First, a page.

Coloration Abnormalities in Feathers
Category: Birding at the Chico
Three different species?  Of course not.  They are all the abundant fall migrant, Wilson's Warbler.  First look at the bird on the right.  The broad crown area with black feathers identifies the bird as a male.  The bird in the center, without any noticeable black, is a female.  What about the bird on the left?  Photograph is by Bill Schmoker.
Leucism is a genetic mutation that prevents melanin from being deposited normally on feathers. Leucism comes in two main types — paleness or an equal reduction of melanin in all feathers, and pied, an absence of melanin in some feathers creating white patches.  It appears that the bird on the left, exhibits both forms of leucism, a reduction of melanin in all feathers making it lighter than the other two warblers, and there are white patches on the tips of the tertials, and at least on the outer primaries tips.
Posted by Bill M. on 09/12/2009

Bird Banding Is Educational
Category: Birding at the Chico
Each spring and fall, Rocky Mountain Bird Observatory, funded by Chico Basin Ranch, operates a bird banding station inside a large riparian grove at The Chico.  Although I have been looking at birds for 30 years, I always learn something from the excellent instruction about the birds that are caught and banded here.  It is a great spot for a family to get outside and learn together about bird identification, bird topography, bird migration, molt, sexual dimorphism; and you might see something you have never seen before. 

Aaron and Sarah Driscoll from Colorado Springs visited the banding station today for the first time. Sarah photographed most of the birds and was permitted to release some too, this one a Wilson's Warbler.  Photo courtesy of Bryan Patrick, American Birding Association.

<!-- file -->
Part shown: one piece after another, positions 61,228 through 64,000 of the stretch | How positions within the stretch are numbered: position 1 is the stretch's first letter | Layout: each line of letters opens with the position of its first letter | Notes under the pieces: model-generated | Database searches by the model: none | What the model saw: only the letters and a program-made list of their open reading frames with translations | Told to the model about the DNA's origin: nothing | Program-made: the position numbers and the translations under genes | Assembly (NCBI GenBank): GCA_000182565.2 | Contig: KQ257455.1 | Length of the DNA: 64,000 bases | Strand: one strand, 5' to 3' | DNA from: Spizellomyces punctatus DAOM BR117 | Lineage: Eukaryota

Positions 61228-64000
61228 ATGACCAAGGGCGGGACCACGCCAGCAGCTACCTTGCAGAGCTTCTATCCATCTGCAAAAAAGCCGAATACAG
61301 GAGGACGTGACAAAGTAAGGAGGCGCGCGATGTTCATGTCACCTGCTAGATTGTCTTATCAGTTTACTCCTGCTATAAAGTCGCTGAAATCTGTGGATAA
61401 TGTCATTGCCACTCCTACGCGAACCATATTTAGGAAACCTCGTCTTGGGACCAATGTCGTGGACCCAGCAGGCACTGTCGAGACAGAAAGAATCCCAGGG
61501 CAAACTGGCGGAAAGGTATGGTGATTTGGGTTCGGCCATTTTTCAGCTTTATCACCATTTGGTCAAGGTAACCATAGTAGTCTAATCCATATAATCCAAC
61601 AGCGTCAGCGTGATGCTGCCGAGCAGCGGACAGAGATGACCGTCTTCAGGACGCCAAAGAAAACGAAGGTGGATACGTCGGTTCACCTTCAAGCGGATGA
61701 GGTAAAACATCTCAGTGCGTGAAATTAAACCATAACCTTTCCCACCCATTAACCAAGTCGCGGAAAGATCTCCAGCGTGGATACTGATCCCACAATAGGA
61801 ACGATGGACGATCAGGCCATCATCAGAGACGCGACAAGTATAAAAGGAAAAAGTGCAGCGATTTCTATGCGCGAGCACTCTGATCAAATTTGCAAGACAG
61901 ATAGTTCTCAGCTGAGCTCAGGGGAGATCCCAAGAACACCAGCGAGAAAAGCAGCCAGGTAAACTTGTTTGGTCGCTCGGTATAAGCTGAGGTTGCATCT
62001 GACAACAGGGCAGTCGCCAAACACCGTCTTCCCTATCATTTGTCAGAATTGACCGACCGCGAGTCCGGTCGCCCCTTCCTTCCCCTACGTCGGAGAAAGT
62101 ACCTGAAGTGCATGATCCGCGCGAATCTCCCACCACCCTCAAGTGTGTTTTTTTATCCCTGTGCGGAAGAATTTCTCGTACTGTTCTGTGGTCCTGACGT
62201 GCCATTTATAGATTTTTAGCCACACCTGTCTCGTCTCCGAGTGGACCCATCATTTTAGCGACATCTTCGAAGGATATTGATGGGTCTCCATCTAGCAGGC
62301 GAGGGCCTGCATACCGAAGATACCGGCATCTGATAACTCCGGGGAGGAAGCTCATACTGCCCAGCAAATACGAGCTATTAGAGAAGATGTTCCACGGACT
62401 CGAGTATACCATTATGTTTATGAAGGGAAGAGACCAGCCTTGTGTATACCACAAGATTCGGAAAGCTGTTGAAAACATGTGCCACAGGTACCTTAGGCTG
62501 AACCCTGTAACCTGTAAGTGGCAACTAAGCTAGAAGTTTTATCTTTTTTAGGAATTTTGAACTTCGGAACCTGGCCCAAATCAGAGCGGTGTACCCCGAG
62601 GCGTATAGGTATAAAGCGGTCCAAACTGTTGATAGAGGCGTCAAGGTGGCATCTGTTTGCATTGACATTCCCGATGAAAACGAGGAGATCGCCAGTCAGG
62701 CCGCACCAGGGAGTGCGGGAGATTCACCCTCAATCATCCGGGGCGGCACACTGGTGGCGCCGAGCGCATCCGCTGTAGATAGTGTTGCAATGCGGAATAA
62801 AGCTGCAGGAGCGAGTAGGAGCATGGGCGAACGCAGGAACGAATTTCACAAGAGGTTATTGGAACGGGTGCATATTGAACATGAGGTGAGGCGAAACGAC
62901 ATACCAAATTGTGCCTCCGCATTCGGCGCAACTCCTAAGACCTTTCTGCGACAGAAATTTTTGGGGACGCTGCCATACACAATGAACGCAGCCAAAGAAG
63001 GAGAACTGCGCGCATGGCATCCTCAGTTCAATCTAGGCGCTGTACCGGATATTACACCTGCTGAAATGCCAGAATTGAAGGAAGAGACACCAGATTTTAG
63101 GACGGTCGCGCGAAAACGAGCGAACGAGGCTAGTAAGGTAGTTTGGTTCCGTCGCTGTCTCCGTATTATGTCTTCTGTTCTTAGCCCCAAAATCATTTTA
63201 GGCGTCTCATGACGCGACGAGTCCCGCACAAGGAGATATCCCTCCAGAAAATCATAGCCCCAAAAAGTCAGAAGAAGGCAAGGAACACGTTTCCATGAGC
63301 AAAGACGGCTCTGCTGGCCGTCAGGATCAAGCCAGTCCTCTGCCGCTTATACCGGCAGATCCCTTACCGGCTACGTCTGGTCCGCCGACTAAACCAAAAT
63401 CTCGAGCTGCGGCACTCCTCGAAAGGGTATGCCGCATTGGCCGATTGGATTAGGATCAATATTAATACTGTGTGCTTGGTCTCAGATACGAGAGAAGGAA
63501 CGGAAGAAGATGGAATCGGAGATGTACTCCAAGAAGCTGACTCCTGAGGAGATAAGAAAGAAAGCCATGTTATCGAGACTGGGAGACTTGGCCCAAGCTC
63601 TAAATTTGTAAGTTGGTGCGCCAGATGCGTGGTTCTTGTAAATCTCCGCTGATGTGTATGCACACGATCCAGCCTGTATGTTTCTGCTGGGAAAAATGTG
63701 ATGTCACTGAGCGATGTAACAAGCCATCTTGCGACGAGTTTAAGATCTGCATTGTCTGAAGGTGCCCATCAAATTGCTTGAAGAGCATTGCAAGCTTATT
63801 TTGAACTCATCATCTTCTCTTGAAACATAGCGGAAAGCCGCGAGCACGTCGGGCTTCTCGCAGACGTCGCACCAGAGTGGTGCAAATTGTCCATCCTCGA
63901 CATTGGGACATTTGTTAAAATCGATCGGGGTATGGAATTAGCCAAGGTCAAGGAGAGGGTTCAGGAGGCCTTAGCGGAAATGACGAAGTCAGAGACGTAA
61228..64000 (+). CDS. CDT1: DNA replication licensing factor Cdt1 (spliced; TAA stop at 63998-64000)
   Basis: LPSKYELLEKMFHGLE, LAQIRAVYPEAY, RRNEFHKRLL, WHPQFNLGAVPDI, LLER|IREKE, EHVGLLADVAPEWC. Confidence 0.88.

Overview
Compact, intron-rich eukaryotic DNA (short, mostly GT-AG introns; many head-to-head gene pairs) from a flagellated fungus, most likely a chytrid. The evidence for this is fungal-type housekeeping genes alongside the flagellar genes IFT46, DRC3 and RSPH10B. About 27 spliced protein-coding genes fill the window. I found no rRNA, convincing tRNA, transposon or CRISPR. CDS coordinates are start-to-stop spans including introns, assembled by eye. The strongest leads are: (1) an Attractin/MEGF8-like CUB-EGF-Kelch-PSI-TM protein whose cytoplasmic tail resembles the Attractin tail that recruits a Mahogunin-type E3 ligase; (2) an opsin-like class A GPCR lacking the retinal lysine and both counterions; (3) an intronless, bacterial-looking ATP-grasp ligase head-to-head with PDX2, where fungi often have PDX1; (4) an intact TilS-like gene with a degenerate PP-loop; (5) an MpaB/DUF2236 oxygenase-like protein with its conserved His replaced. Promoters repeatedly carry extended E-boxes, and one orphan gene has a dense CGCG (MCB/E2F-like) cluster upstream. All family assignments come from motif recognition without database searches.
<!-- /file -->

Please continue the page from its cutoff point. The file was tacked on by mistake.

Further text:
Posted by Bill M. on 09/12/2009

Finally - Migration in full swing
Category: Birding at the Chico

Migration pressure increased as weak cold fronts pushed through the state.  Based on Rocky Mountain Banding results, the widespread migrant, Wilson's Warbler, was the must abundant migrant.  As usual, birders come to the Chico to look for rarities.  Yesterday, a Great Crested Flycatcher, an eastern species breeding west into eastern Colorado was found at the Chico headquarters area. 

Photo is courtesy of Brian Gibbons.

One of the best looking of warblers, Townsend's Warbler, were also seen around Holmes Ranch House and at least one was banded.  Many sparrows including Lark Bunting, Chipping, Clay-colored, Brewer's, Lincoln's, Vesper, and Lark Sparrows were common in the weedy parts of the ranch.   What will be seen tomorrow?

Posted by Bill M. on 09/12/2009

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